attractor to truncation number N. This "adiabatic"
approach has advantage of (almost) always starting you close to
the attractor, thus avoiding long transients typical of random
starting conditions.
The problem with high-dimensional truncations of (4)
is that the dynamics is difficult to visualize.
We visualize a trajectory by its projections onto any three
2 or 3 basis vectors (states of the system):
see Davidchack code for examples.
Figure 1:
The energy (6) of all equilibria that exist up
to [L\tilde]
= 4.5
plotted as a function of the system size
[L\tilde] (from ref. [3]).
Solid curves denote n-cell solutions,
dotted curves GLMRT, the dash-dotted curve the
`giant states', and dashed curves the relative equilibria.
Open circles indicate Hopf bifurcations.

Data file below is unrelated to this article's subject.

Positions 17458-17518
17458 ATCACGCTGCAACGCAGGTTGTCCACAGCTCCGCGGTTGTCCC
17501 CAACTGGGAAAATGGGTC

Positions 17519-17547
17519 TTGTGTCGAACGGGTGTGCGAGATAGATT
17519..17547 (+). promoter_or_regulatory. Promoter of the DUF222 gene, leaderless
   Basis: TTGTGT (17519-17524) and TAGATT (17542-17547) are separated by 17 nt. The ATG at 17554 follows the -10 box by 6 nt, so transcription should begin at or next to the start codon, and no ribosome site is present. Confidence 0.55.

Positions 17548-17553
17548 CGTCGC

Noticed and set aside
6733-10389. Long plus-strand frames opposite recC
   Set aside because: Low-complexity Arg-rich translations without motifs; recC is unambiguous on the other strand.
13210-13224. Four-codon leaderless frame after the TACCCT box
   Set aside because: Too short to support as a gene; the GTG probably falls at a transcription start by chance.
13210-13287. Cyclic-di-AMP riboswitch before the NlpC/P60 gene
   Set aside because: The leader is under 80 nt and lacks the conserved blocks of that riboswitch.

The color of a branch indicates the number of unstable
eigenvalues: (red) 2 unstable eigenvalues, (blue) 1
unstable eigenvalue, (green) stable.
3.1 Bifurcations with the increase of system size L
Explore dynamics for different system sizes L
by plotting long trajectories both in the state space and
in color-coded space-time plots of u(x,t). If the long
time trajectory is settling on an
attractive equilibrium or periodic orbit, eliminate the initial
transient by starting the plots only after the
transients have died out.
Classical papers on the equilibria of
Kuramoto-Sivashinsky equation, bifurcations and symmetry analysis are
Kevrekidis, Nicolaenko and Scovel [4],
and Greene and Kim [3]. You might be able to
identify your states in the
fig. 3 bifurcation diagram.
To get the right E, multiply
by 4; the horizontal axis is [L\tilde]
= Ö{a/4}.
Here is what the class fished out, listed as
series of numerical experiments ordered by [L\tilde] parameter.
Please send you .png files to
Matt Marshall, raequin[snail]gmail.com
1.5915494: L = 10 (Holt)
stable E_{1} 1.7603981: [L\tilde]
= 1+p/4-0.025 (Marshall)
What's this bifurcation? Narrow the gap ±0.025
to see whether it really happens at
[L\tilde]